Sisters doing it for themselves

Helena Carr-McEwen, Shay Cubby, Tearni Andrew, Shania Kilby, Tharni-Jo Parkinson, Kieah Hill, Kyra Gibson, Kyla Lake and Kitana Ritchie celebrate the completion of the Shine Sista Girls Program. Photo: BELINDA SOOLEA GROUP of teenage girls from Dubbo who were quiet in their hopes and dreams just weeks ago now have plenty to say.
Nanjing Night Net

They will talk about a future in the navy or as a nurse or other careers and they will ask questions to help them make the tough decisions in life.

The Aboriginal students found their voice as they progressed through the Shine Sista Girls Program.

The changes in attitude during the 13 weeks of meeting together were remarkable, their impressed leaders reported.

“The way that they look at themselves is changing, I think they have so much more confidence than… that first week,” said Mel Fernando from the Western NSW Local Health District’s (LHD) Women’s Health team.

“It was unreal, they didn’t speak and now we can’t shut them up.”

The leadership development program – renamed “Breakaway” by the girls – was run by dedicated members of the public health service, NSW Police, Dubbo Neighbourhood Centre and Mission Australia.

Talks between the partners about the off-campus program that aims to address specific issues faced by teenage girls occurred at the end of April and their efforts had it up and running by May 16.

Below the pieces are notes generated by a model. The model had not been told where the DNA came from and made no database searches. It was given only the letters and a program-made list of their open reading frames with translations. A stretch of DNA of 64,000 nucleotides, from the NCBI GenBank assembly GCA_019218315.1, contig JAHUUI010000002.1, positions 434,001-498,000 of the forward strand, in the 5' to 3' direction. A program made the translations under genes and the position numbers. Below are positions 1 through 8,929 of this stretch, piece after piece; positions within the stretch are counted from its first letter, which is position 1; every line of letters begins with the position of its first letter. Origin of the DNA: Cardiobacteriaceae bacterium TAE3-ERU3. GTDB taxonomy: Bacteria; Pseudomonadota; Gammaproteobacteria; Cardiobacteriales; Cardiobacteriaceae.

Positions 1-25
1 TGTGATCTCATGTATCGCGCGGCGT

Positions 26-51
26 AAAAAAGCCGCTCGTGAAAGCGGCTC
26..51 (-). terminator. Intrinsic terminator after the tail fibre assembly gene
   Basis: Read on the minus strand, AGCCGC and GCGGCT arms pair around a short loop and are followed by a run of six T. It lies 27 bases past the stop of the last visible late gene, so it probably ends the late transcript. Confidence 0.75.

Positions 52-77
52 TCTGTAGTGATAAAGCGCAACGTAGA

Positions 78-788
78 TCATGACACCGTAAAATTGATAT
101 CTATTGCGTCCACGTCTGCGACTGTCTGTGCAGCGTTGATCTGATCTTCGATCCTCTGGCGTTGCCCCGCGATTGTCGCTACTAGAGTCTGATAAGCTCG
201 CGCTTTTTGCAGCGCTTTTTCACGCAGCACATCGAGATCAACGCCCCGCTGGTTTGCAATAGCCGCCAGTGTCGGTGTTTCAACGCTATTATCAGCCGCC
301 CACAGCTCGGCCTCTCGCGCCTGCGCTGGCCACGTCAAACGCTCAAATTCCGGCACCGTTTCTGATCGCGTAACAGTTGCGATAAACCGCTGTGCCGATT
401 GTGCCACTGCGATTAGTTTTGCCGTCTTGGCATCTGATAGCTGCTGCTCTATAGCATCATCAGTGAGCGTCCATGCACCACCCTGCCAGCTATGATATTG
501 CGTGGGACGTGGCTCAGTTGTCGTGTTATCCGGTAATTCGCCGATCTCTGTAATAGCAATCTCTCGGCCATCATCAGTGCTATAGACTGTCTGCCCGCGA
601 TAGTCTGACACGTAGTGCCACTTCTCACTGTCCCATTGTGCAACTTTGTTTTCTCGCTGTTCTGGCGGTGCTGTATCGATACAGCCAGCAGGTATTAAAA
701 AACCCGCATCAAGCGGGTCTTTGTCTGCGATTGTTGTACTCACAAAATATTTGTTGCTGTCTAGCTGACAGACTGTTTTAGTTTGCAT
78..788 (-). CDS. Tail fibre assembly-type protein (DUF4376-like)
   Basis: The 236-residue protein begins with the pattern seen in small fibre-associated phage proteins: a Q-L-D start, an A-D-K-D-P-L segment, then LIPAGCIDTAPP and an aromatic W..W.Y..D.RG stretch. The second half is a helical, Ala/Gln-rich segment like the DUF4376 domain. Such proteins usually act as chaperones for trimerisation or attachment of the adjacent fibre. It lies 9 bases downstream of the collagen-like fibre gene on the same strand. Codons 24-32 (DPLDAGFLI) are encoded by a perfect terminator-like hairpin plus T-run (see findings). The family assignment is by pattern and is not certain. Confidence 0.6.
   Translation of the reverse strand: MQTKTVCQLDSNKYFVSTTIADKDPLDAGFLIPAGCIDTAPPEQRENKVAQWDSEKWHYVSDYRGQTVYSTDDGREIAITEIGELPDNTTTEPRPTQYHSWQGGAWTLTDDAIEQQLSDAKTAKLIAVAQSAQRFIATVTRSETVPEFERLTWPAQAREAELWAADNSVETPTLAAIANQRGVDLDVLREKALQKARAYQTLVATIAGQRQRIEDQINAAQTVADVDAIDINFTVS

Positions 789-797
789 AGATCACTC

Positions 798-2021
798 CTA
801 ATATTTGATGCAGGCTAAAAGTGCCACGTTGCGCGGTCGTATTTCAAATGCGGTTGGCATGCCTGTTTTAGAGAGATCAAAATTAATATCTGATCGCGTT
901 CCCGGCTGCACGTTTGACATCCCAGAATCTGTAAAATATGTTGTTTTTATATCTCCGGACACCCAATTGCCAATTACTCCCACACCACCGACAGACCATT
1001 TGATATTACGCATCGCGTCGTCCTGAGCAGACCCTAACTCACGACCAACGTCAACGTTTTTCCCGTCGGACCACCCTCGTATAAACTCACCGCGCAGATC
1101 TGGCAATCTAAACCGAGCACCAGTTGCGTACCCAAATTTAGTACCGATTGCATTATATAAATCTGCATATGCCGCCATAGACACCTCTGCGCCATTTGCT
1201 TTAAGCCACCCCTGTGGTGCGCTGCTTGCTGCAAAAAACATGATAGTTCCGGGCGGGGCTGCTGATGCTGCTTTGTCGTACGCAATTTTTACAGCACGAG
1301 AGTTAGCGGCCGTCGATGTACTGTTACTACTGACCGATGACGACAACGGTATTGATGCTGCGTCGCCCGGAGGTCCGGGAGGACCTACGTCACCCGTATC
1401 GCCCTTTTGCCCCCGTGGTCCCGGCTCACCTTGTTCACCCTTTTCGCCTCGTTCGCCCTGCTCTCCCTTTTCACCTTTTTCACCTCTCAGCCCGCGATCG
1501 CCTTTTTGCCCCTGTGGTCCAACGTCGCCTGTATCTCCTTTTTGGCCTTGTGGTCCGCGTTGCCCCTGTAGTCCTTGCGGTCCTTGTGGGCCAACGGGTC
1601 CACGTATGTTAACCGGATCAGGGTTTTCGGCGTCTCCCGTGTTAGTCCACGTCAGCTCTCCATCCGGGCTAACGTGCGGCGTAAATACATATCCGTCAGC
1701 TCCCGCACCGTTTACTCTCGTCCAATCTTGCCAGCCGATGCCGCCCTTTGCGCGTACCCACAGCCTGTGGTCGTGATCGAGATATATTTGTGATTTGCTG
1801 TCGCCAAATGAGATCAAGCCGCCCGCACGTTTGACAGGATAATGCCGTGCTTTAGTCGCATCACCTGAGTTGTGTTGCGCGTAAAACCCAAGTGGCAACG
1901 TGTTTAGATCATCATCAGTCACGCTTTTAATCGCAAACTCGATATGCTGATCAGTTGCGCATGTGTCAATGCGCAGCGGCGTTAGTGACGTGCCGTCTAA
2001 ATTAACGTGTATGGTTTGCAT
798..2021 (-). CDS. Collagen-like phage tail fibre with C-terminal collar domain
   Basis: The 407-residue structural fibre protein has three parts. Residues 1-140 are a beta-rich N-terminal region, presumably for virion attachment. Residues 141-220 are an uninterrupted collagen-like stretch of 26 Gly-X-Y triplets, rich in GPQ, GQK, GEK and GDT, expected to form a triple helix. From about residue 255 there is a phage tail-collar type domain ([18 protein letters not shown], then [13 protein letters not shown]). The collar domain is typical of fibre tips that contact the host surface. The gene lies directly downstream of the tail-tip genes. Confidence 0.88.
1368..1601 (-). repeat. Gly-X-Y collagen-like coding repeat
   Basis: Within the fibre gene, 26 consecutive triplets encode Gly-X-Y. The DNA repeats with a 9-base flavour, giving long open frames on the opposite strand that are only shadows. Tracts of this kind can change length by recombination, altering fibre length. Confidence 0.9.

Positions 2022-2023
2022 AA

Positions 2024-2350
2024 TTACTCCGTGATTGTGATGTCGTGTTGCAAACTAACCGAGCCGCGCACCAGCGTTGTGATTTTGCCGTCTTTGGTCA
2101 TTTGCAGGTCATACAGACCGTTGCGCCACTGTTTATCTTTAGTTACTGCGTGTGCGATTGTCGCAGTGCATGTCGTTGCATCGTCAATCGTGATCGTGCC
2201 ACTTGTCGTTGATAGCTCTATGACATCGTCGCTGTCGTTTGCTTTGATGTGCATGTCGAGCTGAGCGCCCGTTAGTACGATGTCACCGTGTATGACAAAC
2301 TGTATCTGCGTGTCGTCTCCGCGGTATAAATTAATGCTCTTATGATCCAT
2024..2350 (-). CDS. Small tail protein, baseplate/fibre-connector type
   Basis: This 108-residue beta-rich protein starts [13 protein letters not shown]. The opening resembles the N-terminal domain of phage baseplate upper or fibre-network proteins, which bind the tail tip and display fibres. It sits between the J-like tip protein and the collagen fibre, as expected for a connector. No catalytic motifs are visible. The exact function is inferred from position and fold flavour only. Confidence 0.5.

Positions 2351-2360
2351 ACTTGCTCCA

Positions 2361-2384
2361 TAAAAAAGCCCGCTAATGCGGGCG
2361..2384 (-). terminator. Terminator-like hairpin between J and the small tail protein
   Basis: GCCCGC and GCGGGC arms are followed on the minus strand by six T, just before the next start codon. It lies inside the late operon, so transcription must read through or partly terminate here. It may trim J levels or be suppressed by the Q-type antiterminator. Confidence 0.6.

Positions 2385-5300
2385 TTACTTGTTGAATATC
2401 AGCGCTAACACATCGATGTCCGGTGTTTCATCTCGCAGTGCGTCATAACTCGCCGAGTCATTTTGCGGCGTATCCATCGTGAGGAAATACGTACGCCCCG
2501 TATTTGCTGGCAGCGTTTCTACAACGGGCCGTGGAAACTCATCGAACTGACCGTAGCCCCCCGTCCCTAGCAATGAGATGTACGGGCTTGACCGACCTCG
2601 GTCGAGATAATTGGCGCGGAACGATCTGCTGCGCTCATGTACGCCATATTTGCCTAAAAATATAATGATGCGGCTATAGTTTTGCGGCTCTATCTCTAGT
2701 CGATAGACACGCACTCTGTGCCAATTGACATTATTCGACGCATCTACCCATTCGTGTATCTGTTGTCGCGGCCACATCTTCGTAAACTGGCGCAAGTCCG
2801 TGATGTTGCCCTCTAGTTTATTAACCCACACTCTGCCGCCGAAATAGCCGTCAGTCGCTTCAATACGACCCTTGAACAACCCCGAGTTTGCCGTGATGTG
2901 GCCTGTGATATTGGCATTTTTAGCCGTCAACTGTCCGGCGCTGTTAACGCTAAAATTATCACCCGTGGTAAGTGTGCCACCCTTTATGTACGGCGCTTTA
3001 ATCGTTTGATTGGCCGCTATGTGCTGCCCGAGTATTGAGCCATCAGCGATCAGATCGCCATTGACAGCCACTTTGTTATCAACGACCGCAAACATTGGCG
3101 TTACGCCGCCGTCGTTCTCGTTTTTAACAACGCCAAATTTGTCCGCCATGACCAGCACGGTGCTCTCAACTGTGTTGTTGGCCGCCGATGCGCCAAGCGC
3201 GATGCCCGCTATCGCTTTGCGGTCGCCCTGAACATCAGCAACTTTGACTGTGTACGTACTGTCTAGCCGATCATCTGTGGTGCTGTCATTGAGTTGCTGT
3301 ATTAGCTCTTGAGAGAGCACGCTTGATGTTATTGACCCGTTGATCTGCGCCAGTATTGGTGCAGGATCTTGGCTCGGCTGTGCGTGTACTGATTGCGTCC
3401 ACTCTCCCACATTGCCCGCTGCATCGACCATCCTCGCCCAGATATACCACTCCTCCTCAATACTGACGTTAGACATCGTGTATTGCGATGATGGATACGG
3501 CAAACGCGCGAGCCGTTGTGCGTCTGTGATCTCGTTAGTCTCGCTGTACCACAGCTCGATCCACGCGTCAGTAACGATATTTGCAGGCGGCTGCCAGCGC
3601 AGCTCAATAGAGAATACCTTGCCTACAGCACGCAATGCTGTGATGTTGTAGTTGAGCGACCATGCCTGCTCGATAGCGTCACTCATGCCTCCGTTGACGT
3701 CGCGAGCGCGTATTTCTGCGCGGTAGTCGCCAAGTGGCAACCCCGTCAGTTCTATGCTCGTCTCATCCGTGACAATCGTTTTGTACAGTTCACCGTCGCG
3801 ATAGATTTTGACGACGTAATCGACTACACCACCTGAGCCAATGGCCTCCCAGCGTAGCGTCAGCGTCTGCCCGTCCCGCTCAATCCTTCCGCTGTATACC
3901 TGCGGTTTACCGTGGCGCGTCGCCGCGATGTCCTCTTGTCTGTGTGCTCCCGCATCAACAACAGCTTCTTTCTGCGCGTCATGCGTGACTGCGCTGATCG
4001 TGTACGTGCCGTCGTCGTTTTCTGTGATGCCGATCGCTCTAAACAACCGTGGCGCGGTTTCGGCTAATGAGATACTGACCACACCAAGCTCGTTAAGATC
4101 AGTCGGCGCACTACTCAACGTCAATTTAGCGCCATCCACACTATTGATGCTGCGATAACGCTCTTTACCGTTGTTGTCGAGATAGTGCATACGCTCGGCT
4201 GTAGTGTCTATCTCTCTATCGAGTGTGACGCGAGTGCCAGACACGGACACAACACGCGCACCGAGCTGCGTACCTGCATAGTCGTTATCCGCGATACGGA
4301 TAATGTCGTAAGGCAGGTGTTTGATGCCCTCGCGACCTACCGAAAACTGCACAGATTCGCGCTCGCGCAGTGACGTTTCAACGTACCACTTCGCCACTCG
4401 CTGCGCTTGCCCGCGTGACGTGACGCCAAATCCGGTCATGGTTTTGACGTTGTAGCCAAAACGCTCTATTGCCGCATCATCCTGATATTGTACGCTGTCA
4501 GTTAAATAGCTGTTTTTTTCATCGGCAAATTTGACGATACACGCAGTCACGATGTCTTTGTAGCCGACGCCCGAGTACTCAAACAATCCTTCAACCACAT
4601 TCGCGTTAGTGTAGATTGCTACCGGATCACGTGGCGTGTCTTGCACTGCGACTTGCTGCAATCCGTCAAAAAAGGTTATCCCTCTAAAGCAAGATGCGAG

The girls they welcomed to the Dubbo Neighbourhood Centre each Thursday during school hours were from Dubbo College – Delroy Campus, aged from 13 to 15 years.

The first six weeks involved completion of the neighbourhood centre’s recently-purchased SHINE program, which covered self-esteem, self-worth, self-confidence and more.

Ms Fernando, an Aboriginal health education officer, and her colleague, women’s health nurse Sara Norman, continued with the second section of the Shine Sista Girls Program.

The drug and alcohol team and the mental health team from the LHD, the Australian Red Cross, the LHD’s sexual health team and its women’s health team, Mission Australia, Orana Local Area Command officers, Corrective Services NSW officers, a solicitor and others were on the list of presenters during the module.

Woolworths Orana Mall presented each girl with a bag of shampoo and conditioner and other products, and earned praise from the neighbourhood centre for its assistance with catering.

“That meant there was a minimal cost in running the program,” neighbourhood centre assistant manager Vanessa Creed said.

Representatives from the four partner services were in attendance for the presentation of certificates to the girls on Thursday and celebrated their efforts with a cake.

Ms Fernando said the nine girls who completed the program had looked forward to attending each week and that feedback from parents, teachers and other community members was that it was successful.

“These girls have dreams, one of them wants to be in the navy, (others want to be) hairdressers and nurses,” she said.

This story Administrator ready to work first appeared on Nanjing Night Net.

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